Of course, most Americans, more so, since McCarthyites started shoving religious symbolism back into government a half-century ago, think freedom on questions of religion means you get to choose a religion from column A or B — and choosing NO religion makes you unAmerikan.

  2. Mike Voice says:

    The idea that most westerners, myself included, know almost-nothing about Muslim traditions – reminds me of a joke/story about the Fez.

    The story/joke is amusing to me, since it seems plausible – American visitor sees street-vendor selling “hats”, including the Fez. Sees several men wearing the Fez, and has often seen them worn in movies – and by Shriner’s in parades, driving those tiny cars – and decides to buy one, as a momento of the visit.

    Later, after having a few drinks, the visitor decides to wear the Fez – on the way back to the hotel.

    Wrong Answer! The Fez (at least, for the purposes of the joke) has cultural significance – as a sign the wearer has made the pilgrimage to Mecca! So, the locals are “less than friendly” to a drunk infidel stumbling-around their fair city – wearing the Fez.

    Probably a complete fabrication, with all sorts of factual errors – but a useful parable for travellers. Just because the locals are doing/wearing something, doesn’t mean they would appreciate you doing/wearing it.

  3. Mike Voice says:

    The story on the grand mufti starts with “Saudi Arabia’s highest religious authority…”

    That is something else foreign to westerners – the fact that one person can claim to be, let alone be acknowledged as, the highest religious authority for an entire nation.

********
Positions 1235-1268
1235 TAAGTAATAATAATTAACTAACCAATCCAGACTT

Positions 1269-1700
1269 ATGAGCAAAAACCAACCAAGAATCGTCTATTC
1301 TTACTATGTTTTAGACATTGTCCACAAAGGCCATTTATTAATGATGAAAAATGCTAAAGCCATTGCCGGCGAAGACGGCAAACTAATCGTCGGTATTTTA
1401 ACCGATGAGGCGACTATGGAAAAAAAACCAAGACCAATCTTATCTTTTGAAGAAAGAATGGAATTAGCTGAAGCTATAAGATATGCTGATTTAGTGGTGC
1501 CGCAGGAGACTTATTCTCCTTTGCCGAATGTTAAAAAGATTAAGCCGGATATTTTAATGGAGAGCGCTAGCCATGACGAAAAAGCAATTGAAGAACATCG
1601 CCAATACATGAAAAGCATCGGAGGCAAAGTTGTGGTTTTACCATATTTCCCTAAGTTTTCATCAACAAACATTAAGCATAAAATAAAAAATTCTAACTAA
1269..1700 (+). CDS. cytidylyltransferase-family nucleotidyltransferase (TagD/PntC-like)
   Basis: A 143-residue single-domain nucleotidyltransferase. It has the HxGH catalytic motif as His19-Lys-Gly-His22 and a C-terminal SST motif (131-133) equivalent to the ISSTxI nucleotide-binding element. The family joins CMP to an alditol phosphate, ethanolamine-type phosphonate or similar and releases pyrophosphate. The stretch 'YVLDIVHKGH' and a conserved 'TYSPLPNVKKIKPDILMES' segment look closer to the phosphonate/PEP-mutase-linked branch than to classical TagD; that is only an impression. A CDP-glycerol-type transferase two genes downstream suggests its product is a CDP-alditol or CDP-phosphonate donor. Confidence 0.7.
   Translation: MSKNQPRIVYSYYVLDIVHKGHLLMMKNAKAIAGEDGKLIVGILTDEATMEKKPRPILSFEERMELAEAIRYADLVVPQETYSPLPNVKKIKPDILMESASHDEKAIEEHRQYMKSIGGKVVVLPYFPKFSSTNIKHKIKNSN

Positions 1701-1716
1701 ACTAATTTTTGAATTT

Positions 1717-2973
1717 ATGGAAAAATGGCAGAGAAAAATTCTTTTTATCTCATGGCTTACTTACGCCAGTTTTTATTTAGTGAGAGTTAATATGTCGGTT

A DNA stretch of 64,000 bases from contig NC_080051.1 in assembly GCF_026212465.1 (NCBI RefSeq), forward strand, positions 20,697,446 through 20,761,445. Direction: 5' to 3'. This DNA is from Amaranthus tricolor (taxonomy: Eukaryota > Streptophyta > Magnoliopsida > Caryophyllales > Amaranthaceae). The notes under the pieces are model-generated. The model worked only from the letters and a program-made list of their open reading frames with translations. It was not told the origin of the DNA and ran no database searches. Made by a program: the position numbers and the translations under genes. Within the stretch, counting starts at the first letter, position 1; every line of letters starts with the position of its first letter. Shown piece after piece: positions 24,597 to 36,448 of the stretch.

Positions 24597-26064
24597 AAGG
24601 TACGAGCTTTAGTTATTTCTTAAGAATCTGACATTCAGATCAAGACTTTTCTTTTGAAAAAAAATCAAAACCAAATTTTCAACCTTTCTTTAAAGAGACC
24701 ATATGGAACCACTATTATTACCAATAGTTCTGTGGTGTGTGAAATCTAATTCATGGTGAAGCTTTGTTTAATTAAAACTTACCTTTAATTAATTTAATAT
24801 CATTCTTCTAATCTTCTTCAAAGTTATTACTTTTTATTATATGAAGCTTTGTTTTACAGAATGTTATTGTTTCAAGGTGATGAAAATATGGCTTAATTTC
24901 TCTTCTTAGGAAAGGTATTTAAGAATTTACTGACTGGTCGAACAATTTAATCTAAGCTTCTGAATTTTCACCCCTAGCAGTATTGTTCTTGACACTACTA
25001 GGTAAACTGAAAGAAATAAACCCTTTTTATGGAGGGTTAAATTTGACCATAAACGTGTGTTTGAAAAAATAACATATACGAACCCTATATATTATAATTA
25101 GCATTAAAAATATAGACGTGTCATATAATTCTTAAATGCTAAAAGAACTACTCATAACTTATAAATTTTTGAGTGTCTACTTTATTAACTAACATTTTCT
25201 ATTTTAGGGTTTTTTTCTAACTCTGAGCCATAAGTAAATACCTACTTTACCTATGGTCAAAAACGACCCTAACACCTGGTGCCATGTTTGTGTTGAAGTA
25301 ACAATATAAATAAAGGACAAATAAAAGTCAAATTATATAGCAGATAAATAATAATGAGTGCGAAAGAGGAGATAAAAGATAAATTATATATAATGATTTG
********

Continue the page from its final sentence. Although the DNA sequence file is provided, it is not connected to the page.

Separation of church and state is impossible when the rulers are not just ruling the country, but are also responsible for protecting the two holiest shines in Islam.

    I remember my surprise, years ago, when reading a history of the “middle-east”, to find that Saudi Arabia is the only country in the world with a family’s surname in the title. With the “ibn Saud” name of the royal family – “Saudi” denotes ownership. So, the literal translation is Saud’s Arabia.

    I was amazed I have not heard this discussed – before or since. And, with recent discussions about the current royal family in danger of losing control of the country – I am scared.

    Not because I care about the Saud family or their oil, but because their rule is intertwined with their religious duties. Any “regime change” in Saudi Arabia will make the one in Iraq look like a picnic – because they will not just be over-throwing a monarchy, they will be overthrowing the “protectors” of Mecca and Medina. If you think the fighting in Afganistan and Iraq has drawn Muslim fighters from other countries – you ain’t seen nothing yet. 🙁

  4. JOhn C. Dvorak says: